Despite some suggestions in the literature that initial lexical access is constrained by context (Marslen-Wilson and Tyler 1980; Simpson 1981; Tabossi 1988), there is reasonably strong support for the position that initial lexical access during normal comprehension is context-independent. All meanings of an ambiguous word are activated immediately after hearing the word, but only the contextually-relevant meaning remains activated about one-half to one second later during processing. Thus, context effects may take place following lexical access, not prior to lexical access (see, for example, Onifer and Swinney 1981; Seidenberg et al. 1982; Swinney 1979). It is this observation that we exploit here, but instead of examining polysemous words we investigate category names because the typicality structure of a category may provide an additional and perhaps a more sensitive test of whether context influences initial lexical access. We expand this idea in the next section.
The cognitive representation of categories has been intensively explored for over 30 years (Bruner 1973; Rosch 1975; Mervis and Rosch 1981; Rips et al. 1978; Medin and Wattenmaker 1987; Barsalou 1982; Hampton 1998, etc.). In the 1970s, research showed that the classical definitions of categories, inspired by logic, were inadequate as models of human categorization. As has been pointed out first by philosophers, many conceptual categories cannot be described by a set of features that are jointly sufficient and each of them necessary (e.g., Wittgenstein 1953). Moreover, subject’s performance in various tasks (e.g., speed of categorization, Rosch 1975; sentence verification, Collins and Quillian 1969; sentence acceptability ratings, Mervis and Rosch 1981, as well as electrophysiology studies, such as those using priming by Fujihara et al. 1998) indicated that the representation of categories should allow for some ‘typicality structure’, i.e., for the fact that some members are more typical examples of categories than others.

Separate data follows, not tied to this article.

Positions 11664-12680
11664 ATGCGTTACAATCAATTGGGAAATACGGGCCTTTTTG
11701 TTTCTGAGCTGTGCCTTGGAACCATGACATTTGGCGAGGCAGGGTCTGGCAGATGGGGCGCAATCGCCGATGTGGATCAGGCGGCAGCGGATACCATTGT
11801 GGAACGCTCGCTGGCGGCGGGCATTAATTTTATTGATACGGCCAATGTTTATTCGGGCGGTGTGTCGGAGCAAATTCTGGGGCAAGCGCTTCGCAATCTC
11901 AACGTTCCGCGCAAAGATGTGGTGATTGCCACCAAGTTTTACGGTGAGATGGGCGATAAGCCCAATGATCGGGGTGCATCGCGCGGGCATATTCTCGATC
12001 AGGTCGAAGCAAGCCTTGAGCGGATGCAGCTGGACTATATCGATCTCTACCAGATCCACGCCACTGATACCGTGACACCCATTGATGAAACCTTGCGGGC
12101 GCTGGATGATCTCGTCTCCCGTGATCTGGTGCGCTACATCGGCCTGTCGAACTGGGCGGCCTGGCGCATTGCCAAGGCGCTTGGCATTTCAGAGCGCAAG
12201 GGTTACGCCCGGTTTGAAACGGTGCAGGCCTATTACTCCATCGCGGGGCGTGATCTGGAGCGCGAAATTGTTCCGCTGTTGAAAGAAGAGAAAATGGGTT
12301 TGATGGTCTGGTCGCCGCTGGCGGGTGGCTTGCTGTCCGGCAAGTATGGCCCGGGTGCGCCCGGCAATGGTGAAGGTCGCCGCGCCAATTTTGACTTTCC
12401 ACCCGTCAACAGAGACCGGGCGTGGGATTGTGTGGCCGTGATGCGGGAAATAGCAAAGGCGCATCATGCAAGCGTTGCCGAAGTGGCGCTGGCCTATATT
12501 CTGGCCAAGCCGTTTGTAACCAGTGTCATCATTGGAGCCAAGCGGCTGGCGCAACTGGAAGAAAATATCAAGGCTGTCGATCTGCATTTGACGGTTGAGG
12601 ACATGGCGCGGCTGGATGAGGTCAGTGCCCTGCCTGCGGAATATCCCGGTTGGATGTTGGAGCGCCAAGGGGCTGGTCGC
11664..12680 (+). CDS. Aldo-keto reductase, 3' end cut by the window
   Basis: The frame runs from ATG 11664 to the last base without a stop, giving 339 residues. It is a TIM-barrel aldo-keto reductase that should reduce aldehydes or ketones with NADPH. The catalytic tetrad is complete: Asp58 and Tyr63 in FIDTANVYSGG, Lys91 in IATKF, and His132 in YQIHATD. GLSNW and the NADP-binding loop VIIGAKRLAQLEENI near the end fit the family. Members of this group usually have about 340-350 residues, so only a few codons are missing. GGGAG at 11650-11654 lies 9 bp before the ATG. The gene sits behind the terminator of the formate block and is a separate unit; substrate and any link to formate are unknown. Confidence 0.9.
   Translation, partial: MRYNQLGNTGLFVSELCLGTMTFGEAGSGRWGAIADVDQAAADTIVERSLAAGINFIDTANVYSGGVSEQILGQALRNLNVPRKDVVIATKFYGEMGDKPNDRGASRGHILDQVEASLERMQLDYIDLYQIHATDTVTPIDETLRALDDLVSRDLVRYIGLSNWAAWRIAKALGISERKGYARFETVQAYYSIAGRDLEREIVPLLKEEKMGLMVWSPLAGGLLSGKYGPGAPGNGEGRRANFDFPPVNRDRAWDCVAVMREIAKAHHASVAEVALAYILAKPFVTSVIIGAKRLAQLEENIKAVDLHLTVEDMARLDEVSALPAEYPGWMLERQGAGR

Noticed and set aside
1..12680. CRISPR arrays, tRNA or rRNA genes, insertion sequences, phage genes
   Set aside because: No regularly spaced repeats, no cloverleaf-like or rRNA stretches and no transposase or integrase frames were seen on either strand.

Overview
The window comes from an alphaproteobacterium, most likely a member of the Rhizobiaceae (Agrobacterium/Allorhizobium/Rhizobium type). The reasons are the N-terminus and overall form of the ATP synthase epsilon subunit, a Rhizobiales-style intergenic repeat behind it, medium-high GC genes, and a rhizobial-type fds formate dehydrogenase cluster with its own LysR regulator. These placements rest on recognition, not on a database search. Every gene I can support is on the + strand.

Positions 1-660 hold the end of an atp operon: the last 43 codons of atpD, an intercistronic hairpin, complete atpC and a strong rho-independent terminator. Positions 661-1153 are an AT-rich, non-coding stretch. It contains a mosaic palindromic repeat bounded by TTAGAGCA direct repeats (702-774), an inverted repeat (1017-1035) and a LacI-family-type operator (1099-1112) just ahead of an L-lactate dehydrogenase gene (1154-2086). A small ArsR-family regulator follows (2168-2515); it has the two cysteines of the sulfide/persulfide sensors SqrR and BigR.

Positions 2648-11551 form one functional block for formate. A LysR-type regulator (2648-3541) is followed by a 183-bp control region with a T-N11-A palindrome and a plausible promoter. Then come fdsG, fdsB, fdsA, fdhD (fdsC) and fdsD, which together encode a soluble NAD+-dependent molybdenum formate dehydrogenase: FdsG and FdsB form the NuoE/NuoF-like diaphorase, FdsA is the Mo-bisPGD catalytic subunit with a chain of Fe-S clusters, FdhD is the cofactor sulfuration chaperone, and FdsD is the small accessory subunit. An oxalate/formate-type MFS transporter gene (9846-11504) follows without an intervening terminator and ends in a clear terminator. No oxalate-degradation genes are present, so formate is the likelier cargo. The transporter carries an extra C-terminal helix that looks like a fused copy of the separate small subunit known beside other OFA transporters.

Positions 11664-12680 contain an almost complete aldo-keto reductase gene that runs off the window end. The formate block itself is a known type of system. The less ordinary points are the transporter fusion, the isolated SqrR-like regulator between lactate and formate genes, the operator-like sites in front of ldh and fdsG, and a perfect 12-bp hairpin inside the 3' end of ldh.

Several theories of categorization have incorporated these findings. Arguably, the most well-known is prototype theory, proposed by Rosch (e.g., Rosch 1975, 1976). According to this account, categories are both internally coherent and distinct from each other. This coherence and distinctiveness is achieved by considering categories in terms of their ‘clear’ cases, i.e., prototypes. A prototype is an object (abstract or real) that has the greatest number of features in common with other members of a category and the smallest number of features in common with non-members of a category. The “distance” from a prototype (in terms of the number of common features) determines the typicality of a given exemplar.